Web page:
Red Wolves Now Only Exist in One U.S. State — but Why Are They Endangered?

Lizzy Rosenberg - Author

Mar. 10 2021, Updated 3:34 p.m. ET

Red Wolf Endangered
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One of the most important ways to protect mother nature is by abiding by conservation efforts. Whether they're saving the oceans, protecting the plants, or saving wildlife, conservation efforts are an essential way to maintain the beauty of planet earth. However, conservation efforts sometimes fall short, and in some cases, it's too little, too late.

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Red wolves, for example, are endangered to the point that they only naturally exist in one U.S. state — only 10 are left of them are currently living in the wild. That said, keep reading for more on why the species' numbers are dwindling right now.

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Why are red wolves so endangered?

As previously mentioned, there are about 10 red wolves left in the wild, and all of them currently live in North Carolina. According to U.S. Fish and Wildlife Service (USFWS), the species was once extremely common, but was devastated by exhaustive predator control, as well as habitat destruction, which are both highly unfortunate results of human activity.

In 1973, the USFWS had conservation plans to capture and breed red wolves, as per The Guardian, and by 1980, the species was declared extinct in the wild. However, after seven more years of breeding in captivity, they were reintroduced into the wild, at a national wildlife refuge called Alligator River in North Carolina. By 2011, there were upwards of 130 red wolves in the wild, but by 2016, numbers had plummeted once again, with only 60 left. Why did this happen? Humans, once again.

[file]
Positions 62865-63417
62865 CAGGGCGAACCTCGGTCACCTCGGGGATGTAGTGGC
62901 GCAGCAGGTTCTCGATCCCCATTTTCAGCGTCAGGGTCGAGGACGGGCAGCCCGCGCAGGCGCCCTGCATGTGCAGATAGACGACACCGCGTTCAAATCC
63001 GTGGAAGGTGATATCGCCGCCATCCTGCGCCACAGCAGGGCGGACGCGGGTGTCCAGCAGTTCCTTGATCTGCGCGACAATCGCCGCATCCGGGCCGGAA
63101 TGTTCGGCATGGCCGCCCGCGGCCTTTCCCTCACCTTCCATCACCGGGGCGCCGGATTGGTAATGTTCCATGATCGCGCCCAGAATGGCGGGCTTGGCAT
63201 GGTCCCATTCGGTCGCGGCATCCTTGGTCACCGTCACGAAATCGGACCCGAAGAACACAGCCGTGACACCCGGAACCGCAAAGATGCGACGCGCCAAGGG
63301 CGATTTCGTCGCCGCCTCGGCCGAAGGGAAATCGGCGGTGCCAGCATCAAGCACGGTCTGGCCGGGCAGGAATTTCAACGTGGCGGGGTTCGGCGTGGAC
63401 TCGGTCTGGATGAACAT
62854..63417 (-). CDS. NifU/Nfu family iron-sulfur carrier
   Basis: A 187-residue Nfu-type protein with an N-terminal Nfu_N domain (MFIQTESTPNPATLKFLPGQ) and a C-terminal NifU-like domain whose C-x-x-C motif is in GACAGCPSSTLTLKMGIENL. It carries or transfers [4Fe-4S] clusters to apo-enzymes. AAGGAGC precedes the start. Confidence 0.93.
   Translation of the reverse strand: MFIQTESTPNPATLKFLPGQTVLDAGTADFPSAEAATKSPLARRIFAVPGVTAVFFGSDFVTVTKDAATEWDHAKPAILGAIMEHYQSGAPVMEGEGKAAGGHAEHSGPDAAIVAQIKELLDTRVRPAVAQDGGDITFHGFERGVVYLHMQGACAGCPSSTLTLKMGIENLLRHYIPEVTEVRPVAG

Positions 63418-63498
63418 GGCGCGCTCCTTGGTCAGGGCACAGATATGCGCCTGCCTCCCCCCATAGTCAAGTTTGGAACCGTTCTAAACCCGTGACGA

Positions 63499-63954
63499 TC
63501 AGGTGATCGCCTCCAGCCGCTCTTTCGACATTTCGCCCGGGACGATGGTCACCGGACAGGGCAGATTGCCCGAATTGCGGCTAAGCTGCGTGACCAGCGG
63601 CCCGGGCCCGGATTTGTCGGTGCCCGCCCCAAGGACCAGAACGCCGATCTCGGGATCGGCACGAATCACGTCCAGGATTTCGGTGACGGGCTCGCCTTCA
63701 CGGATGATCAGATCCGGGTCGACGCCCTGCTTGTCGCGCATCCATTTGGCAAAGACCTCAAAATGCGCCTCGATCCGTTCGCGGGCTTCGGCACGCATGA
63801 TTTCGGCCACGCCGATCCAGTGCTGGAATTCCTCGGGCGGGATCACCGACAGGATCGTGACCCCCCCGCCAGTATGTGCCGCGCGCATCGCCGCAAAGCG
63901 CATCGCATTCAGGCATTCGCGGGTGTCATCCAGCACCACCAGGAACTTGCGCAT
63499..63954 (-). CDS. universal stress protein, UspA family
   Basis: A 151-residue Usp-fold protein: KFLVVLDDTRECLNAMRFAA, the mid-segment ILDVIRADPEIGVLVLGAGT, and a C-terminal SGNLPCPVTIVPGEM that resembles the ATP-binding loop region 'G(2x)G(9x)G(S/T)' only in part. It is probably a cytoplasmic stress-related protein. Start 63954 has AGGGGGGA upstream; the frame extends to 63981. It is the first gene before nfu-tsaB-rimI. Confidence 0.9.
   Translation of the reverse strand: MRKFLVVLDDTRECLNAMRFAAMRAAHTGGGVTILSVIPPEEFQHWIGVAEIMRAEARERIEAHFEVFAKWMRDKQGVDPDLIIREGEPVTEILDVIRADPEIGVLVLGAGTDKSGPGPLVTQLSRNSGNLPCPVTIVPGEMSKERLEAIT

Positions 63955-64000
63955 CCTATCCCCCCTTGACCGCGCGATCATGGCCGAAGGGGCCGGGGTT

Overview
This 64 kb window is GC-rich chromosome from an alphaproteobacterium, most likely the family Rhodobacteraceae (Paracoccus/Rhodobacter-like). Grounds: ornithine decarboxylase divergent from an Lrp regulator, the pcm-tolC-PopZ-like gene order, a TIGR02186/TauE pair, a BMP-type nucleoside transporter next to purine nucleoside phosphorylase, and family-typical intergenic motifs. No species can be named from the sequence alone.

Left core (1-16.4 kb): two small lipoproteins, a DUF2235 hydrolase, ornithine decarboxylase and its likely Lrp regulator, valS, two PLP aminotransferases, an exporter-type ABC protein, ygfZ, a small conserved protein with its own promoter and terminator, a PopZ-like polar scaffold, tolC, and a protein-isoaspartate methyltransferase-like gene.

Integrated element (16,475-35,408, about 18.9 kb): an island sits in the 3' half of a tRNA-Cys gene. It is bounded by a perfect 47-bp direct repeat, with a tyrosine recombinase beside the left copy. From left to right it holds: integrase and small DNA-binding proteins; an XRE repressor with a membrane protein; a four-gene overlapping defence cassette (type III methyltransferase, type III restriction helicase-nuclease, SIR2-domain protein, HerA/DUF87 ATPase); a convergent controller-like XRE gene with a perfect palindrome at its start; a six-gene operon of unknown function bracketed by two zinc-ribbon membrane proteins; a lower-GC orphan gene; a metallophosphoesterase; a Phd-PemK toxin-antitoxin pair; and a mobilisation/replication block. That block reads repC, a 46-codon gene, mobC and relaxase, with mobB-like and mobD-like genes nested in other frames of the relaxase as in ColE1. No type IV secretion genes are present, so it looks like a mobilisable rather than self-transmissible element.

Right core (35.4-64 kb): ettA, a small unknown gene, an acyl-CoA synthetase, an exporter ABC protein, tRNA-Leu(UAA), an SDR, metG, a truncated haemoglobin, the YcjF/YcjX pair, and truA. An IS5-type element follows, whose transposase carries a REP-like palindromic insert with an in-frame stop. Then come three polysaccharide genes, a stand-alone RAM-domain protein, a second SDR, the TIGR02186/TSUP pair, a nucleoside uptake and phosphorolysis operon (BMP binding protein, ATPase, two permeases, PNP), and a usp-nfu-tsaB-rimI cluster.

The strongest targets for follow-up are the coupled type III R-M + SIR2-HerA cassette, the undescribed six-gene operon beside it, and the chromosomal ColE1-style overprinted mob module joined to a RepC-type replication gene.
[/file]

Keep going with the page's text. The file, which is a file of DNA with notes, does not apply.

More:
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For the most part, the species' degradation was due to humans — landowners, specifically — who had been mistaking coyotes for red wolves, and shooting them. They're difficult to tell apart, particularly at night. And although killing a protected animal by the ESA is illegal, it's legal to kill an animal that is harming you, your livestock, or pets. 

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What is being done to bring back red wolves?

Conservation organizations brought the USFWS to court in 2015, after the organization decided to stop releasing captive red wolves back into the wild. This caused the species to continue progressively dying out, though the program has since been reinstated after the district court ruled the USFWS must do so. They found the USFWS violated the ESA and discontinued the issuance of permits to kill red wolves. Now, they are continuing to breed in captivity to hopefully be released soon.

“The [red wolf] program has almost entirely crumbled since I’ve been working here,” said Heather Clarkson, who works with the environmental charity Defenders of Wildlife, as per The Guardian. “It took about 20 years to get the program to a strong place, that’s the really sad part. Because now it’s crashed. Disappointed barely scratches the surface.”

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Why is conservation important?

Conservation is crucial in maintaining biodiversity. If a certain species dies out, its predators will lose their source of food. And, likewise, their prey — whether it's an animal or plant — will start to overpopulate. Different species create balance, in that regard, and each fulfills a different niche in their natural animal societies.

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According to the WWF shares, humans, for the most part, are 100 to 1,000 times more responsible for animal extinction than natural extinction. About 60 percent of animal populations have died out in the last 40 years, and the damage has been irreparable. 

The degradation of red wolves as a species in the U.S. has been beyond devastating, but hopefully these revived conservation efforts that were reinstated at the beginning of 2021 will bring them back — however, only time will tell.

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